The medical devices market in Mexico is growing significantly and is expected to reach USD 7.6 billion by 2025. It is considered a tough market in terms of medical device regulations. The Federal Commission regulates medical devices in Mexico for the Protection against Sanitary Risk, i.e., COFEPRIS (Comisión Federal para la Protección contra Riesgos Sanitarios). There are different Regulatory pathways for the registration of medical devices in Mexico. Manufacturers may opt for Standard Review or Equivalency Review and may or may not opt for the third-party Reviewer. Equivalency Review Pathway is considered as a speedier Regulatory pathway for medical device registration in Mexico.
Medical device manufacturers, who have their devices already approved in the US, Canada or Japan, can opt for the Equivalency Review pathway. COFEPRIS identifies the safety standards of these Regulatory authorities to be substantially equivalent to the Mexican medical device regulations and thus, provides expedited review of applications and faster access to medical devices. However, the device manufacturers must evaluate whether their device of interest qualifies for this Regulatory pathway for device registration.
- Manufacturers must ensure appropriate classification and grouping of their medical devices as per the COFEPRIS. For instance, the device under the risk Class I in the USA may not have the same classification in Mexico. It is recommended that manufacturers begin the device registration process with the classification and grouping of the device as per the medical device classification rules set forth by the COFEPRIS.
- All devices approved under various US FDA Regulatory pathways for medical devices qualify for the Equivalency Review pathway. However, this pathway for medical devices is not applicable for Class I devices approved by Health Canada and the Ministry of Health Labour and Welfare (MHLW) in Japan.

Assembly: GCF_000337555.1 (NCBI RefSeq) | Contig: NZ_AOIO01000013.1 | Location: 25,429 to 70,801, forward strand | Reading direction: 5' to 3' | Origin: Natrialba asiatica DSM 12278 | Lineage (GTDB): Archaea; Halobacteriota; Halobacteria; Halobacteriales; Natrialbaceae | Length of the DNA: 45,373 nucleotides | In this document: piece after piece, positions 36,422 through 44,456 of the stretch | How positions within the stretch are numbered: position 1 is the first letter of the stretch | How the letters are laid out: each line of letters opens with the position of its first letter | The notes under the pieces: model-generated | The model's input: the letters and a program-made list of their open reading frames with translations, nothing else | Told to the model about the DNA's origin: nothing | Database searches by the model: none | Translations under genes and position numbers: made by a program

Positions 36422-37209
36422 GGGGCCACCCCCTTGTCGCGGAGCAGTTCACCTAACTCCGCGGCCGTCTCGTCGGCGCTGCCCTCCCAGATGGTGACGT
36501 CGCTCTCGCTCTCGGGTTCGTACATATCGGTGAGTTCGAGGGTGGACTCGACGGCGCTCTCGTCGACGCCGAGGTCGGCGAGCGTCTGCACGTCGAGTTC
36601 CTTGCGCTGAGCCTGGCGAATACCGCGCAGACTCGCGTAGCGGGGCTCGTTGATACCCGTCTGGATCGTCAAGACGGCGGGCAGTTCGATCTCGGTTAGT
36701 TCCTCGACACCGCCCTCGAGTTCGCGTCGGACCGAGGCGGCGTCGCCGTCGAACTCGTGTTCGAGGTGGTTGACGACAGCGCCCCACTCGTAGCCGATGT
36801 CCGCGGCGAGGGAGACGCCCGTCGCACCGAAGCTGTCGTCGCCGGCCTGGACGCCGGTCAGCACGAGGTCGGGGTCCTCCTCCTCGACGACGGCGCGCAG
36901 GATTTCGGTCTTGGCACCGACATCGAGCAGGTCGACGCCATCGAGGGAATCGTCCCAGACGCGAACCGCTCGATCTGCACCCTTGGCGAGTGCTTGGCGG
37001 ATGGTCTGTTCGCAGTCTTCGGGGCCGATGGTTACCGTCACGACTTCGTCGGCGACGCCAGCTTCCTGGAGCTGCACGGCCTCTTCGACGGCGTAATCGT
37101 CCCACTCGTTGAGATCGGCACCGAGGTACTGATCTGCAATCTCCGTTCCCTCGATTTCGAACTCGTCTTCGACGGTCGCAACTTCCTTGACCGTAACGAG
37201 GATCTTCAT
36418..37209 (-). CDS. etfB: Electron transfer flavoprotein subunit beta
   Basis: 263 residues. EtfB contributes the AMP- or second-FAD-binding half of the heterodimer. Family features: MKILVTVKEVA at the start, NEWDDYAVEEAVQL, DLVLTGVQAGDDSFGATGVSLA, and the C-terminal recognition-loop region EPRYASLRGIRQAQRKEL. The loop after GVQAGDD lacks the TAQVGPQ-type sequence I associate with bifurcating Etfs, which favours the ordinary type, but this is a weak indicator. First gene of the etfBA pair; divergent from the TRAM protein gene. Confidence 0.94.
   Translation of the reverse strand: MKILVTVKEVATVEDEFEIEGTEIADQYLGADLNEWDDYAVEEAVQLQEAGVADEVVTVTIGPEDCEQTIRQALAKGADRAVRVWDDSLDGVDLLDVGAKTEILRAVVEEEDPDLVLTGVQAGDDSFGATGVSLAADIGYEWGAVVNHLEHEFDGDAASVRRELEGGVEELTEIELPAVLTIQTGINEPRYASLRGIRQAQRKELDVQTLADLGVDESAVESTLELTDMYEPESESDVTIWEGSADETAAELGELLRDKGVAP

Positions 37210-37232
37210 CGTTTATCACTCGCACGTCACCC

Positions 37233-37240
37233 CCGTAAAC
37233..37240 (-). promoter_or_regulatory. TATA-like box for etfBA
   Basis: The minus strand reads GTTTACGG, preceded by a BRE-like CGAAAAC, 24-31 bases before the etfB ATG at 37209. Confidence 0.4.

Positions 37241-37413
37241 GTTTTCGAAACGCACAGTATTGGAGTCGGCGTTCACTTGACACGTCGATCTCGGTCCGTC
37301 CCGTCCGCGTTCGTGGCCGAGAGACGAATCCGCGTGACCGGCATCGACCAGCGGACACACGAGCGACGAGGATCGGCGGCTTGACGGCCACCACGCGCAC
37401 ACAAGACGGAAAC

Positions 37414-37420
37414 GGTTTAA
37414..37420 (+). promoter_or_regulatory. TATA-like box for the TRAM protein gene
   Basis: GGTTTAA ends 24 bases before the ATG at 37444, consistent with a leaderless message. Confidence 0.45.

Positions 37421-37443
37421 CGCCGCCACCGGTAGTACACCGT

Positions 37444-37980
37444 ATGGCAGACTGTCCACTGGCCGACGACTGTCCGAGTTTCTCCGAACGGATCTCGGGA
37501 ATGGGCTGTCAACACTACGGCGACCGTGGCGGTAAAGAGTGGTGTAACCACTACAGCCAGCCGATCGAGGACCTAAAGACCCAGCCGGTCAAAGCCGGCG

- Although all classes (Class I, II, and III) of medical devices approved by the US FDA qualify for the Equivalency Review pathway, the major challenge is the non-availability of Establishment Inspection Report (EIR) issued by the US FDA. Most of the Class I devices in the USA are GMP exempt and require establishment registration and device listing. However, COFEPRIS recognizes ISO 13485 or MDSAP (Medical Device Single Audit Program) certification, and the manufacturers may opt to submit either of these certificates instead of EIR.
- Medical device manufacturers not located in these [SA2] countries also qualify for the Equivalency Review pathway. The only challenge is the problems faced in the legalization process of specific documents. Manufacturers may overcome this barrier by choosing global Regulatory partners who can support the device registration activities in Mexico and these countries.
In November 2020, the COFEPRIS announced a timeline of five (05) working days for resolving any new registration request for medical device review under the equivalency agreement. The submission will be considered as granted if not resolved within five (05) working days.
The submission of a summary dossier is a requirement for the Equivalency Review pathway for devices approved in the USA, Canada, and Japan. The process requires less paperwork for devices approved in the USA and Canada at the same time as required for the Standard Review pathway. At the same time, the process is faster for devices approved in Japan, who can show the proof of Exportation Certificate from the MHLW of Japan.
For more information on the Equivalency review pathway for medical device registration in Mexico, kindly Reach out to a proven Regulatory partner. A regional Regulatory partner can offer end-to-end device registration services in Mexico, including registration pathways, technical documents, translation requirements, Mexican Registration Holder (MRH), and pre-and post-approval requirements.
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